February 26th, 2013

Bullying Is Workplace Violence

It is not homicide, nor is it physical battery, but Workplace Bullying in its most severe form is violence. Its damage stems from psychological injury and stress-related diseases that destroy an employee’s ability to perform work accurately.

Here is our continuum of negative behavior that arranges mistreatment from mild to extreme. It appears in our book, The Bully-Free Workplace.

Workplace Violence Continuum
Bullying incorporates Incivility, a milder, impersonal form of mistreatment. To act without civility is to ignore the norms (informal, unstated operating rules) in the workplace. Uncivil coworkers lead some to want to quit, but there is no suffering like bullying causes.

A stronger class of negative conduct is Disrespect. It is personalized, there is a target. It is the beginning of contemptuous interactions in which one person believes the other is a lesser human being than she or he.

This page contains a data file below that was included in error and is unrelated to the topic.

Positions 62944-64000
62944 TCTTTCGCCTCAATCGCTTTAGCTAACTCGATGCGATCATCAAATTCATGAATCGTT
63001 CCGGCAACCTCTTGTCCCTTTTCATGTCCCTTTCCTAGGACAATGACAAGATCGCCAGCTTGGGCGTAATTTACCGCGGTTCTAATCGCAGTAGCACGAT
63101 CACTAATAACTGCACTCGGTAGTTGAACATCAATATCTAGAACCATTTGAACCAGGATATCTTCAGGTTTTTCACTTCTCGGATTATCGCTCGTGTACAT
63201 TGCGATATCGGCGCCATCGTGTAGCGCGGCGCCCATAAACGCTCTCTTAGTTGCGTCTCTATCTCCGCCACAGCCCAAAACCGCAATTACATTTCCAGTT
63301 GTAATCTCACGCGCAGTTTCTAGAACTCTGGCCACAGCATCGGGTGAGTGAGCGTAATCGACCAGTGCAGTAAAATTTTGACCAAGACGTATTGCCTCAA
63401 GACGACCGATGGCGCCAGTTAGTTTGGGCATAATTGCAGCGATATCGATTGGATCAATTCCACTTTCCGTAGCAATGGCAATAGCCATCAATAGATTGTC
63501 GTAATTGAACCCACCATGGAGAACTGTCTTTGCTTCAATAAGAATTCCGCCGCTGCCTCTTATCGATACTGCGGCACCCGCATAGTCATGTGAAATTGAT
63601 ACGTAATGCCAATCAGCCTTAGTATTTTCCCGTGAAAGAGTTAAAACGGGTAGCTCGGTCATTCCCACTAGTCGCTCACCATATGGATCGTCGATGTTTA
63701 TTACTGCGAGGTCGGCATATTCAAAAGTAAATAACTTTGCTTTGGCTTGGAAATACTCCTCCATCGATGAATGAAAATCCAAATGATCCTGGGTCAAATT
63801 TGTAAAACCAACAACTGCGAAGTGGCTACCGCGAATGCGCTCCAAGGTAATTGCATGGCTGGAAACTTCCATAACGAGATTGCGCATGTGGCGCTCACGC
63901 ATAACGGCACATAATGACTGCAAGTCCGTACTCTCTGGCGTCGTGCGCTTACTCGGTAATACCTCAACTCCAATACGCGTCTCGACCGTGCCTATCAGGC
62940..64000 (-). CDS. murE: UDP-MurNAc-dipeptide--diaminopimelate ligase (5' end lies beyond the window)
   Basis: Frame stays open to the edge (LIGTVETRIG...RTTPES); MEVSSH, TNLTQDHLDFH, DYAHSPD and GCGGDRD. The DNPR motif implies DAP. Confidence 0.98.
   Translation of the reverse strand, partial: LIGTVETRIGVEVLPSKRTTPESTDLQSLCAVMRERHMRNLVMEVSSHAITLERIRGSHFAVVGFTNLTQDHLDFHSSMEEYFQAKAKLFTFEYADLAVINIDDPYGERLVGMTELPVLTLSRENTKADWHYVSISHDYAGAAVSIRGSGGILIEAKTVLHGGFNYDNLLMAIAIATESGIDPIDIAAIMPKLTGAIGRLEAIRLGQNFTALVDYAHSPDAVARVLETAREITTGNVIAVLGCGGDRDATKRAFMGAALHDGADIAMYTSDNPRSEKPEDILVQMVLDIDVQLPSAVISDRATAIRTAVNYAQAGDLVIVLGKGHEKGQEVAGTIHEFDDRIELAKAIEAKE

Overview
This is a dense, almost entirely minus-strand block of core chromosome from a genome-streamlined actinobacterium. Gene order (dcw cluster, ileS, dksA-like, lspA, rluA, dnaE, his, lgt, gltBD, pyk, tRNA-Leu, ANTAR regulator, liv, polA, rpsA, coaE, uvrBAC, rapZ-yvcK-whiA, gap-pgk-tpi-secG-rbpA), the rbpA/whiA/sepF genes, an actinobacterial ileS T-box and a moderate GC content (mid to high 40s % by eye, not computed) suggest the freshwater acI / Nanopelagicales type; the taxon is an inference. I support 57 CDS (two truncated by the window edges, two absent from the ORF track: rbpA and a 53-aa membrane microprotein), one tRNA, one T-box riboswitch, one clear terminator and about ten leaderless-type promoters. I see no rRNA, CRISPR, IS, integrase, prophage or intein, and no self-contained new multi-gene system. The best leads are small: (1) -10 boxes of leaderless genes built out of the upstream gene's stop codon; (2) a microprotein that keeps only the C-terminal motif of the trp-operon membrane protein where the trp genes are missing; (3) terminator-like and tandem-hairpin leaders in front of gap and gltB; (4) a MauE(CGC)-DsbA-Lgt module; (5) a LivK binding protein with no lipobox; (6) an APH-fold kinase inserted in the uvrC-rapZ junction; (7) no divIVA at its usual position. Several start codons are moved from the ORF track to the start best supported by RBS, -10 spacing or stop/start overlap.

Bullying is everything including incivility and disrespect up to, but stopping short of, physical violence. One popular synonym for bullying is psychological violence. Bullying is harmful to the targeted person’s health. Health harm is based on the person’s stress response in reaction to stressors, especially cruel people with whom that person works.

As tactics escalate, a line is crossed rendering the mistreatment abusive. In fact, bullying is akin to domestic violence where the abuser is on the payroll. Bullying is NOT simply eye-rolling or inappropriate jokes. Those would fall lower on the scale. We reserve the term workplace bullying for repeated, harmful, abusive mistreatment — a form of workplace violence.


<-- Read the complete WBI Blog

Tags: , , , , , ,

This entry was posted on Tuesday, February 26th, 2013 at 8:01 am and is filed under Tutorials About Bullying. You can follow any responses to this entry through the RSS 2.0 feed. You can leave a response, or trackback from your own site.

Having trouble? Click Here for Comments Guide

Facebook Comments


Disqus Comments

This site is best viewed with Firefox web browser. Click here to upgrade to Firefox for free. X